It appears that the ideal muḍārabah envisaged by the Shāfi‘ī jurist is where the muḍārib uses the wealth of the muḍārabah exclusively and does not mix it up with any other wealth. What then happens, should the wealth of the muḍārabah stand mixed up with the workers personal wealth? Says Imām al-Ḥaramayn, “Should he (the worker) mix the wealth of the muḍāraba with his personal wealth, he will be liable, but not dismissed”. In this scenario, where the capital stands mixed up with the muḍārib’s personal business capital, the muḍārib’s word as an amīn will have to be accepted.
Stipulation of a particular commodity in the muḍāraba contract is not required, as apposed to wakāla (contraction of procuracy). The promise of a share in the profits is incentive enough to propel the worker to economic activity and prudence in this regard.
As a rule, any stipulation vis-à-vis commodity that encroaches on the realization of profits or overly restricts the activity of the muḍārib, will not be permitted. Thus, in light of the legal principle expounded above, it would not be permissible for the investor to stipulate that the worker purchase a specific item, or deal with a particular person. Similarly, it would not be permissible for the investor to stipulate that the worker deal in a scarce commodity.
While the investor may not stipulate the aforementioned, he may, however, bar the worker from them, since barring them does not infringe on the objectives of the contract in any way.
The goal of the muḍāraba contract is the acquisition of profits. The profit accrued is the privilege of the investor and worker exclusively. Neither the worker nor investor may stipulate a share of the profits for a third person. The profit is to be shared amongst them as per agreement. It is not permissible for the investor to stipulate all the profits for himself or for the worker. Thus the contract would be vitiated should the investor say to the worker, ‘I give you this by way of muḍāraba on condition that all profits accrued are yours’ or ‘I give you this by way of muḍāraba on condition that all profits accrued are mine’. In the former case the worker will receive the standard remuneration for his services since he worked expecting something in return; not so in the latter case.
The percentage of profit must also be stipulated. Should the investor say to the worker,‘I give you this wealth by way of muḍāraba on condition that you receive a share of the profits’, the muḍāraba will be vitiated. The investor may not stipulate a specified amount of the profits for himself or the worker. Thus, should he say, ‘I give you this wealth by way of muḍāraba on condition that I receive one thousand rands in addition to half of the profits’, the transaction will be invalidated. In brief, the profit allocated to either the investor or worker cannot be a lump sum or a fixed percentage of the capital.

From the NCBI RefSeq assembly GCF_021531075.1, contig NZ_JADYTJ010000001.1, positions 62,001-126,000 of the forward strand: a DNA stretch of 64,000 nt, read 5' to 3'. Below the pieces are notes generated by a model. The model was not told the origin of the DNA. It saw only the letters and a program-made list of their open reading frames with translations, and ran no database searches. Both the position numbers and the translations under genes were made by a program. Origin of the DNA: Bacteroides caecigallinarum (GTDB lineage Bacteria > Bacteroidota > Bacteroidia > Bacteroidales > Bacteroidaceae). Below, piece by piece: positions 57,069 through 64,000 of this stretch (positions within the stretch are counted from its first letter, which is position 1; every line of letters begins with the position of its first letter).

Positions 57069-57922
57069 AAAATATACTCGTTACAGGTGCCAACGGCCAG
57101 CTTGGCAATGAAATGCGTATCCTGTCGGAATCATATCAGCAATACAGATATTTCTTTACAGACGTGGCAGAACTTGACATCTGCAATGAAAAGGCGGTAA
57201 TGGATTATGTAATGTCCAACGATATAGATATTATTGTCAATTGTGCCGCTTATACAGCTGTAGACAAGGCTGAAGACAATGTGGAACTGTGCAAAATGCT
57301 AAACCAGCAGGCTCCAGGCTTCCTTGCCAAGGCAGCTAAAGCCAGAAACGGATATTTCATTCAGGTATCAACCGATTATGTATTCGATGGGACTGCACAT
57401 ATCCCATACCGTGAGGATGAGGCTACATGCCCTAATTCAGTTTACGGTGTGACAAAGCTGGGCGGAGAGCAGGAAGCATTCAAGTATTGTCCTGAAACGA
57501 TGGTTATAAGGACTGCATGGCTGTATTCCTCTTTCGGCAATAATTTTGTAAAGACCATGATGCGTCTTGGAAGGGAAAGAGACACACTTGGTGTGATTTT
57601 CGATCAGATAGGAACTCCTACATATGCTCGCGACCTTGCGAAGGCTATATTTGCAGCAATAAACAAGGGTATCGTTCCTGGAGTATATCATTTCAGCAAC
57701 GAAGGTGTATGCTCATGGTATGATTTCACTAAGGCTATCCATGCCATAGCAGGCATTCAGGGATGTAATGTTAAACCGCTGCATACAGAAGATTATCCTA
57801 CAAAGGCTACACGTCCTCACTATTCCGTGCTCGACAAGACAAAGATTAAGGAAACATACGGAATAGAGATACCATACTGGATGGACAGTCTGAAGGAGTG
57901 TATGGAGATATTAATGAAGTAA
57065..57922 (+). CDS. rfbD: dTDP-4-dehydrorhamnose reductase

The emergence of profits
Nyazee presenting the Ḥanafi madhhab by quoting Ibn ‘Ābidīn, states, “The muḍārib becomes a partner of the rabb al-māl (investor) when profit emerges, because the muḍārib is a partner in profit, and an agent is not entitled to the profit on the basis of his work after the emergence of profit, but he becomes a partner here due to the contract, that is, the contract of partnership. The wealth of the muḍāraba, then, becomes a joint ownership between the muḍārib and the rabb al-māl, and the share of the muḍārib is now on the basis of his undivided share in the co-ownership”. This is a devastating provision and renders the contract of the muḍāraba quite temporary. It is valid or it exists during the period when profits have not emerged. What happens when there is a loss after the emergence of the profits? Does it revert back to a muḍāraba? A clear answer is not provided by the Jurist. End quote.
According to the Hanafi madhhab the worker owns his share with the emergence of the profits and thus becomes a partner of the investor. The position assumed here has given rise to the unanswered questions of Nyazee.
According to the Shāfi‘ī school of thought, the worker owns his share of the profits on division of the wealth. They argue that should he own his share on the emergence of the profits, he would become a partner and any losses encountered after this would be accounted from both the worker and investor. The corollary is incorrect since the profit, as a principle, is a protectionist of the capital as we shall see in the following discussion.
How loss affects the profit
Losses occurring due to drop in price or defects will be subtracted from the profit and consolidated thereby as far as possible. Likewise any loss occurring due to a natural disaster e.g. flooding, fire or as a result of theft or usurpation after the administration of the worker with the money by either buying or selling, will be subtracted from the profit according the preponderant view in the Shāfi‘ī madhhab. The opposite view holds that such losses will not be subtracted from the profit, since the administration of the worker has no bearing on this form of loss.
Losses incurred prior to the administration of the worker will be subtracted from the capital according the preponderant view of the madhhab.